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British Nationality

Home Office written question – answered on 6th March 2019.

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Photo of Lord Hylton Lord Hylton Crossbench

To ask Her Majesty's Government what are the criteria for depriving British citizens of their nationality; what safeguards international law provides for such deprivation; and what additional safeguards they have put in place to ensure that the deprivation of citizenship is used only as a last resort.

Photo of Baroness Williams of Trafford Baroness Williams of Trafford The Minister of State, Home Department, Minister for Equalities (Department for International Development)

The power to deprive a person of their British citizenship is found in Section 40 of the British Nationality Act 1981. Any individual may be deprived of their British citizenship if the Secretary of State is satisfied that it would be conducive to the public good and all such decisions are taken personally by the Home Secretary.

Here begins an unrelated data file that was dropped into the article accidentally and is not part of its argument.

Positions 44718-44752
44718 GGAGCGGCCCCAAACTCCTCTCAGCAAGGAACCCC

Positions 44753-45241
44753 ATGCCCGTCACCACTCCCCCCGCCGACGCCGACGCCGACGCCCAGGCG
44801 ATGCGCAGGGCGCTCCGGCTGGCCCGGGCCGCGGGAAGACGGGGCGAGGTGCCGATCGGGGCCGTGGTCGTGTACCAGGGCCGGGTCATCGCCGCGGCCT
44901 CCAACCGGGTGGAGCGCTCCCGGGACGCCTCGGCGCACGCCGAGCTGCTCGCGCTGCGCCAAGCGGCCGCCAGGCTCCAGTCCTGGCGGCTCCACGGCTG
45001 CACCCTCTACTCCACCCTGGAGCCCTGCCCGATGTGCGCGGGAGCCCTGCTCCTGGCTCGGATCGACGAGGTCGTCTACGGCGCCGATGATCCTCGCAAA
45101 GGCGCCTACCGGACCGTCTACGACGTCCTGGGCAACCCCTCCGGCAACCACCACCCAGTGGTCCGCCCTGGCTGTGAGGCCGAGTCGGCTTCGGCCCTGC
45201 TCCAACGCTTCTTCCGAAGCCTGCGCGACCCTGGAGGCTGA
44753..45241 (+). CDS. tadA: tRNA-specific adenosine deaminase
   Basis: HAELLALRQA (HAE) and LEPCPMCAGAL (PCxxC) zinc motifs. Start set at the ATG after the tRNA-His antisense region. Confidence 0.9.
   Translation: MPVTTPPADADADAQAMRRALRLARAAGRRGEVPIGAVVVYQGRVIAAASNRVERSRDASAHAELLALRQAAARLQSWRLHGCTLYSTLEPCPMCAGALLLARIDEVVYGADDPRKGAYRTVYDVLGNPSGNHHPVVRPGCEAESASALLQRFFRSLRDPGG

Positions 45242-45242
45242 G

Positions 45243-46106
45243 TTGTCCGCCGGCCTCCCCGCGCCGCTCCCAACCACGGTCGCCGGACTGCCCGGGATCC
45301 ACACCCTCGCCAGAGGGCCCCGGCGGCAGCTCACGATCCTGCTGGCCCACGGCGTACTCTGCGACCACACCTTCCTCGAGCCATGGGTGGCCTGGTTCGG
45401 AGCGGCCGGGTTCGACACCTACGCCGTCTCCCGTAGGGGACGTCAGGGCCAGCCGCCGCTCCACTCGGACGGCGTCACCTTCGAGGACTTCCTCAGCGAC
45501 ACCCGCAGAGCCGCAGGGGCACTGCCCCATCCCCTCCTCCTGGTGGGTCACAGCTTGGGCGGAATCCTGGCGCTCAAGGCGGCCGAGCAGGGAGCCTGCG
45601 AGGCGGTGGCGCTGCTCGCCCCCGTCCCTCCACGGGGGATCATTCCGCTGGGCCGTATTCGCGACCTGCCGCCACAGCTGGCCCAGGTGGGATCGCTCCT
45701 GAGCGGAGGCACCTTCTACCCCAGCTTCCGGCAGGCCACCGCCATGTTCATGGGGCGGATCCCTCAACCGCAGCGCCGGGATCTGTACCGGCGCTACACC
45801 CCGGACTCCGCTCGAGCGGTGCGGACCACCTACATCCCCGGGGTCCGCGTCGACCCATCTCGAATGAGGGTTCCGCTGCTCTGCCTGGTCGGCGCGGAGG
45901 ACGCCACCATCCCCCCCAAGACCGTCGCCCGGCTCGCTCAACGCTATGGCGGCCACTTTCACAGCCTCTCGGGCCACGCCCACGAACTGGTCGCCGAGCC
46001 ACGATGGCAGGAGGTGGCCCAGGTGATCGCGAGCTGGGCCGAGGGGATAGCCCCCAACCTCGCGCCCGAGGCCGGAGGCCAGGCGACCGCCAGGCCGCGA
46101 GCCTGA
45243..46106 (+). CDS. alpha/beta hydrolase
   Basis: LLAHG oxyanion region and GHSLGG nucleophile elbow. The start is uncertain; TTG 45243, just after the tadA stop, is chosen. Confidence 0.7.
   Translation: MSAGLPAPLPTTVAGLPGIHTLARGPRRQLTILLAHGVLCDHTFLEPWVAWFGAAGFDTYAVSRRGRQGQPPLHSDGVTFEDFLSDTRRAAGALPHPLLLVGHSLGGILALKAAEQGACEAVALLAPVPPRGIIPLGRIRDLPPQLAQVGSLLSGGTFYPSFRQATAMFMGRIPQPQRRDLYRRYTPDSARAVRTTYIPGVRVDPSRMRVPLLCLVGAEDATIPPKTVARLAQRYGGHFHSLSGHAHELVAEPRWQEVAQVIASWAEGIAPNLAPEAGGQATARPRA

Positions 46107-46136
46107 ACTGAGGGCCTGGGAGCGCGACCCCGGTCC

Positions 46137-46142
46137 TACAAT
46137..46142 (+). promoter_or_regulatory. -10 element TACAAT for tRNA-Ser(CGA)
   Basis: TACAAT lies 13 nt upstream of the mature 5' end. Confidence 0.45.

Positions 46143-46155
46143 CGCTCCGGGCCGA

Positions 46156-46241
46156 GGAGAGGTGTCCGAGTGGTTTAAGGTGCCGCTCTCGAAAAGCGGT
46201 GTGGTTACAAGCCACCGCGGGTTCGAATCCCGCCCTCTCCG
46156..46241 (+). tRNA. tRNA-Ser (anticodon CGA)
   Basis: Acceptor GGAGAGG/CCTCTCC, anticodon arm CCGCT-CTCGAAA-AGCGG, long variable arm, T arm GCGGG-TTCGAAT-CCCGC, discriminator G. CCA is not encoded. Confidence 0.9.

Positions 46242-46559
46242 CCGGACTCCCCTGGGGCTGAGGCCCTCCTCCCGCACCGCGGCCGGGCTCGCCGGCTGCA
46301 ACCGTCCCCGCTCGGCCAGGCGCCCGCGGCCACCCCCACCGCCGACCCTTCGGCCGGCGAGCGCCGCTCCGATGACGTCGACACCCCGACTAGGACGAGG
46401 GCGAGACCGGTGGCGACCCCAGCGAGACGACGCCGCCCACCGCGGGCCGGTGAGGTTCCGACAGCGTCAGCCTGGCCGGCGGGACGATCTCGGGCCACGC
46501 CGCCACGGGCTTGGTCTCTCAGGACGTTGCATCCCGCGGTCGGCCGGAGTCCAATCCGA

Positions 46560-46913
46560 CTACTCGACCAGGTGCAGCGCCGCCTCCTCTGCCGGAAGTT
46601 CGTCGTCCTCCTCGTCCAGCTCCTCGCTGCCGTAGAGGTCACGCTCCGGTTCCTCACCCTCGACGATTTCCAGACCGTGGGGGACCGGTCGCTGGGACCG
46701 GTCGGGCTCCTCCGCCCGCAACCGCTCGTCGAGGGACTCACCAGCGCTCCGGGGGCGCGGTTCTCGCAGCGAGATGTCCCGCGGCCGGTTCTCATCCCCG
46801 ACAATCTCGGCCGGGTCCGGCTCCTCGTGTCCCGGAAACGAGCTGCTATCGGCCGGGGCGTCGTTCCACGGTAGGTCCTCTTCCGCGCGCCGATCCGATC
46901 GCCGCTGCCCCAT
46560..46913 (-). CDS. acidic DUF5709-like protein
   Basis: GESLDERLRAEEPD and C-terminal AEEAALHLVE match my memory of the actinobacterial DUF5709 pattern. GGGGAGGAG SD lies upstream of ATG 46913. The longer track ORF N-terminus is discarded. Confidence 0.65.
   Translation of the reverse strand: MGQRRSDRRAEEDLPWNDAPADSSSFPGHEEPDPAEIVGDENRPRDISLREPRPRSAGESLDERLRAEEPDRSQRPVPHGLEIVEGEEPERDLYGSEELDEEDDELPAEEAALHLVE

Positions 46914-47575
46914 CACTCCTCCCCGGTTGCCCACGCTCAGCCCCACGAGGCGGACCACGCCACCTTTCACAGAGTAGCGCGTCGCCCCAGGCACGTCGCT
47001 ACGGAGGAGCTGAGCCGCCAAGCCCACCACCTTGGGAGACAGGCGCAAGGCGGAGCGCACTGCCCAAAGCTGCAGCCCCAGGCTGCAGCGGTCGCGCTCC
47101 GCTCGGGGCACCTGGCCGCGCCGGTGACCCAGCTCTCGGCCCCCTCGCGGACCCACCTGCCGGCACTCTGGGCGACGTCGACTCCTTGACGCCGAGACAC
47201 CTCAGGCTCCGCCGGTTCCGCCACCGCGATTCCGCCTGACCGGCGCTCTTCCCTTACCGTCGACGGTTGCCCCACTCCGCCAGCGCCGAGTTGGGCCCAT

Decisions to deprive can be made on conducive grounds where individuals pose a threat to national security, have been involved in war crimes, serious and organised crime, or demonstrated unacceptable behaviours such as extremism, fomenting hatred, or glorifying terrorist violence.

Decisions to deprive are compatible with the UK’s international obligations under the UN Convention on the Reduction of Statelessness. The threshold for such decisions is high and the power is used sparingly. All decisions include an assessment of whether it is reasonable and proportionate to deprive to protect the fundamental interests of society.

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